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Professional News
Latest American Export: Pay for Performance
Psychiatric News
Volume 43 Number 3 page 14-15

Although many physicians are less than enchanted with pay for performance—the concept of paying hospitals and physicians for adhering to practice guidelines and meeting standards of quality improvement—the concept has received the endorsement of many members of Congress.

As a result, the federal Centers for Medicare and Medicaid Services (CMS) has received money to launch various pay-for-performance (P4P) demonstration projects.

For example, CMS and Premier Inc. of San Diego joined forces in 2003 to launch a P4P demonstration project in some 250 American hospitals. The goal was to determine whether economic incentives could improve the quality of patient care in them. In 2006 CMS launched a three-year P4P program to encourage physicians who treat chronically ill patients to adhere to specific quality-control guidelines (Psychiatric News, November 17, 2006). The Tax Relief and Healthcare Act of 2006 authorizes CMS's Physician Quality Reporting Initiative, which is getting under way this year (Psychiatric News, December 21, 2007).

P4P is getting a foothold in England as well. In 2004 England's National Health Service implemented a P4P contract with family practitioners (Psychiatric News, December 15, 2006). And now the North West Strategic Health Authority, which is part of England's National Health Service, has commissioned Premier Inc. of San Diego to implement a P4P demonstration project in hospitals and other health-care sites in northwest England.

According to Mike Farrar, chief executive of the North West Strategic Health Authority, "We have carried out an extensive search to identify the most effective health services offered around the globe, and we have teamed up with a world leader that has already delivered dramatic results in the United States."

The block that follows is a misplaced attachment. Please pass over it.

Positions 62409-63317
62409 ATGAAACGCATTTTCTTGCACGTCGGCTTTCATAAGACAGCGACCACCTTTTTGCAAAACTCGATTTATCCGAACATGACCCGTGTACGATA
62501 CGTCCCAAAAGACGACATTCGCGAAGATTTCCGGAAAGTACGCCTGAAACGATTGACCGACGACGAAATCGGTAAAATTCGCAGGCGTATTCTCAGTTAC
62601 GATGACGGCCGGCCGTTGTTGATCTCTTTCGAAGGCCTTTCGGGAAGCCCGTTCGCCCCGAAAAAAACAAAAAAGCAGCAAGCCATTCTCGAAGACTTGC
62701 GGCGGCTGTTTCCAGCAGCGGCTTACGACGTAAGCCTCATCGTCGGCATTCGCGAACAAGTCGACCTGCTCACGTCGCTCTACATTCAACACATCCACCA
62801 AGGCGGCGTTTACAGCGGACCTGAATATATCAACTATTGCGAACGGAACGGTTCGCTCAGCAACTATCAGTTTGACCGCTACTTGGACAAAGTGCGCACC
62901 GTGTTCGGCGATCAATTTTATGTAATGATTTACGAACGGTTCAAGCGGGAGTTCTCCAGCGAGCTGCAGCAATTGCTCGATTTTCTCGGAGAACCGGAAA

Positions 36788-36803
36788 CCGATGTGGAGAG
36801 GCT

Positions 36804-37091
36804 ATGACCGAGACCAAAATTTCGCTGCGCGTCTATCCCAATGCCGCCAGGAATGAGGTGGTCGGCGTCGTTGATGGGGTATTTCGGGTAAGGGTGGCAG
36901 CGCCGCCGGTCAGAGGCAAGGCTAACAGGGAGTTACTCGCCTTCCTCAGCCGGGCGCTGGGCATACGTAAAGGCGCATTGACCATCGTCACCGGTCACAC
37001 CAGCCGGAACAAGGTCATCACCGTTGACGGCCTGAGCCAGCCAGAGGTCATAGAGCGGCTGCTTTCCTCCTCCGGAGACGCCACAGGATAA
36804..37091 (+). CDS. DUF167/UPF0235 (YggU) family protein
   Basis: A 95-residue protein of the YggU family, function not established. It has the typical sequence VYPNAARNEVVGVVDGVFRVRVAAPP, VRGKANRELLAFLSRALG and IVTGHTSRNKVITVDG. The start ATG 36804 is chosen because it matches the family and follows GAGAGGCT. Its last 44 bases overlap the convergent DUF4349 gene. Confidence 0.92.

The P4P demonstration project in northwest England, called "Advancing Quality," will first focus on improving the quality of care in the five areas targeted by the American project—heart attacks, heart bypass, heart failure, hip and knee replacements, and pneumonia. If those efforts prove successful, the project might then be expanded to other areas of hospital care.

Premier will work with hospitals and the ambulance service in northwest England to set up data collection and processing systems. The structure of the financial-incentive scheme is currently being developed. There are no plans to penalize hospitals that do not meet quality-care standards.

The northwest region of England includes some 7 million people, both in cities and in rural areas, and with a wide range of incomes. Some of the major health challenges in the region are cancer, excessive alcohol use, obesity, and teenage pregnancies.

More information about the "Advancing Quality" demonstration project is posted at<www.northwest.nhs.uk/about_us/> and<www.premierinc.com>.

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